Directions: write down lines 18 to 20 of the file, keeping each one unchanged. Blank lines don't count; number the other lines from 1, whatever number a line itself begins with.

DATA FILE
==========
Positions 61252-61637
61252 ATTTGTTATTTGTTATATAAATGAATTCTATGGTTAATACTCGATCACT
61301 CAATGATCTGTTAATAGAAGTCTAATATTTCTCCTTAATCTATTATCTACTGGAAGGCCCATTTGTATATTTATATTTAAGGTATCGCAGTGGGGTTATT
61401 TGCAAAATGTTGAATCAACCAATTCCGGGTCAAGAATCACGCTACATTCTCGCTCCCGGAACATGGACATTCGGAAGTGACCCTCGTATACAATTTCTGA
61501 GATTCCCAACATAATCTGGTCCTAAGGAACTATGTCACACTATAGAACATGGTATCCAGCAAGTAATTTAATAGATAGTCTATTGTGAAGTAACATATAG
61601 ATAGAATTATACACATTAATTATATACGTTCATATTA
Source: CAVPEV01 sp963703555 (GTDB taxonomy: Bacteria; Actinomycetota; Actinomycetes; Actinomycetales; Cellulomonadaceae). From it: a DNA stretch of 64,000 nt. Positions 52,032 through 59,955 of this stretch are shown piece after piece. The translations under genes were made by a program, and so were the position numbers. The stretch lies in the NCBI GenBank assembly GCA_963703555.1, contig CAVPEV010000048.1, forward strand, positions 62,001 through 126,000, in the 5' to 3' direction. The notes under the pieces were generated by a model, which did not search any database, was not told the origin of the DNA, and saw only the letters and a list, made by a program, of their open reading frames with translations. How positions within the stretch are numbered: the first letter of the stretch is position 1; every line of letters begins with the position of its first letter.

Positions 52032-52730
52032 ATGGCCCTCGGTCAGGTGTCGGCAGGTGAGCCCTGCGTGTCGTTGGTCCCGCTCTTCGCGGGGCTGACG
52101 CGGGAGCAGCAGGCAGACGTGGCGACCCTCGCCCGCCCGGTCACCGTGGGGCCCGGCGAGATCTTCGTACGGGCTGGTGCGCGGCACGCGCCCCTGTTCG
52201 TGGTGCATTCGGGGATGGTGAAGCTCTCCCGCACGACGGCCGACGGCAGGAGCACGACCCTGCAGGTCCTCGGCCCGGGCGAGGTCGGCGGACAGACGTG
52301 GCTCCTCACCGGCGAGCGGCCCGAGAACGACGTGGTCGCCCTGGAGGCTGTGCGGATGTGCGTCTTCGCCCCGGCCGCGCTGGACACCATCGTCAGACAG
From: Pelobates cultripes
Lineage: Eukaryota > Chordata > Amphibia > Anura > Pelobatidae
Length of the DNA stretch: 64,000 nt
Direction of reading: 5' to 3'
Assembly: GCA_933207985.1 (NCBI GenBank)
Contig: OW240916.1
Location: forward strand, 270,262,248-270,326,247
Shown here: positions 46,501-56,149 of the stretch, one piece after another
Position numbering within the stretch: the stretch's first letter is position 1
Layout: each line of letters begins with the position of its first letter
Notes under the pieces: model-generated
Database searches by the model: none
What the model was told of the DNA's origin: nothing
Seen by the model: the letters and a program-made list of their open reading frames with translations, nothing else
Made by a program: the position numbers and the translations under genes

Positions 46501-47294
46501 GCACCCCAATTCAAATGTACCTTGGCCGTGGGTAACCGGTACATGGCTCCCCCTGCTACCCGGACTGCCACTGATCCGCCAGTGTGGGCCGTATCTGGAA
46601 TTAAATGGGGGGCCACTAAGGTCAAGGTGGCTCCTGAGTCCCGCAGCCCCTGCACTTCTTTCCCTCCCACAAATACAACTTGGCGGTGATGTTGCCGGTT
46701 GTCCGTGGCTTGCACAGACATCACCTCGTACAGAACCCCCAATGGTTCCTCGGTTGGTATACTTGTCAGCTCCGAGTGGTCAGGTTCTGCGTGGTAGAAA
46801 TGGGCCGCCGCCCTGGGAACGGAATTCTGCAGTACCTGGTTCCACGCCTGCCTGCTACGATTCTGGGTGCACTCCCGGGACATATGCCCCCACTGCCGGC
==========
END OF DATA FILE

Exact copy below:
Contig: OW240916.1
Location: forward strand, 270,262,248-270,326,247
Shown here: positions 46,501-56,149 of the stretch, one piece after another